Conclusion:

Urban youth are more likely to have park access. However, park access also varies by race/ethnicity, median education, and median household. Considering both the demographics and urbanicity may lead to better characterization of park access and its association with physical activity among youth.

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Christopher Coutts, Timothy Chapin, Mark Horner and Crystal Taylor

Background:

Parks and other forms of green space are among the key environmental supports for recreational physical activity. Measurements of green space access have provided mixed results as to the influence of green space access on physical activity.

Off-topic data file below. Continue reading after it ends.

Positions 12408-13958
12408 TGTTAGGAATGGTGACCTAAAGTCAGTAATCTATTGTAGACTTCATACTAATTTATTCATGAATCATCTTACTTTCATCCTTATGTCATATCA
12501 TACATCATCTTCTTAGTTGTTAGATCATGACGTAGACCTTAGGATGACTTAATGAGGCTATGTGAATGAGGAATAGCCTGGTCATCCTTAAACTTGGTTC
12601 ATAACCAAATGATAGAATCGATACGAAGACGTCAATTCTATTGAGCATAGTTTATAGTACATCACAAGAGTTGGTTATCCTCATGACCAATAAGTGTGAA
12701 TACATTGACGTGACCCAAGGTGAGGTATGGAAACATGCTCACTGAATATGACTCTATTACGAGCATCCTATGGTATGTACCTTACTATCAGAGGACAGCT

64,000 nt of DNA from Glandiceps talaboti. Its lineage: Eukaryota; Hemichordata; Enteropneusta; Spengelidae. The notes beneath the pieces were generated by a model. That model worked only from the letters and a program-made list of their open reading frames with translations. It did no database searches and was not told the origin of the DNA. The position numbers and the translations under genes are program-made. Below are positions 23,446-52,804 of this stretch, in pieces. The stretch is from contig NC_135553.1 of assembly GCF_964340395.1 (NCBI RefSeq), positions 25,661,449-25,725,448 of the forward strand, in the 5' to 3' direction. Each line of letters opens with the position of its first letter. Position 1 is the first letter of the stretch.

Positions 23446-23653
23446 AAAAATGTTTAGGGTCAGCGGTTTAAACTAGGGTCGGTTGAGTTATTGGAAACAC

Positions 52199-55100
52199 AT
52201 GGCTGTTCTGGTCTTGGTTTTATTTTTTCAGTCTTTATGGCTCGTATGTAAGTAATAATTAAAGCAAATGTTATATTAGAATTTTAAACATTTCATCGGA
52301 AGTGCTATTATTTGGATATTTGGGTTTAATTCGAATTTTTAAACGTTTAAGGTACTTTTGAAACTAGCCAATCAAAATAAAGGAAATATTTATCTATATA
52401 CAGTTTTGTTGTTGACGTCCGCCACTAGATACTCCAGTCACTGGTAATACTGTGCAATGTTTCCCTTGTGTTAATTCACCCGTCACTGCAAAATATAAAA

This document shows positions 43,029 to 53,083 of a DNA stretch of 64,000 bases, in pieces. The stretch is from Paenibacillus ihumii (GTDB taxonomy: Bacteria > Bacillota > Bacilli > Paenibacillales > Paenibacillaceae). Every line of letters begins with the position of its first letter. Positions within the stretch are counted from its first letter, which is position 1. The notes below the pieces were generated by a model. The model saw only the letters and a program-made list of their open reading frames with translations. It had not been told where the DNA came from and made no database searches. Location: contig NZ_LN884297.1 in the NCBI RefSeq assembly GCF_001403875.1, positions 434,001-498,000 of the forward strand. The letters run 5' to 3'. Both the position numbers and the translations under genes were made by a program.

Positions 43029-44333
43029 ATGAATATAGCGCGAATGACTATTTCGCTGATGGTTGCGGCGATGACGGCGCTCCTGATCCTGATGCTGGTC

Methods:

This cross-sectional study uses a geographical information system (GIS) to examine the relationships between the amount of and distance to green space and county-level (n = 67) moderate and vigorous physical activity (MVPA) in the state of Florida.

Results:

The gross amount of green space in a county (P < .05) and the amount of green space within defined distances of where people live (1/4 mile, P < .01; 1/2 mile, P < .05; 1 mile, P < .01) were positively associated with self-reported levels of MVPA. Distance to the nearest green space and the amount of green space furthest from where people live (10 miles) were not significantly associated with MVPA. All measures were weighted by the population living in census tracts.

Conclusions: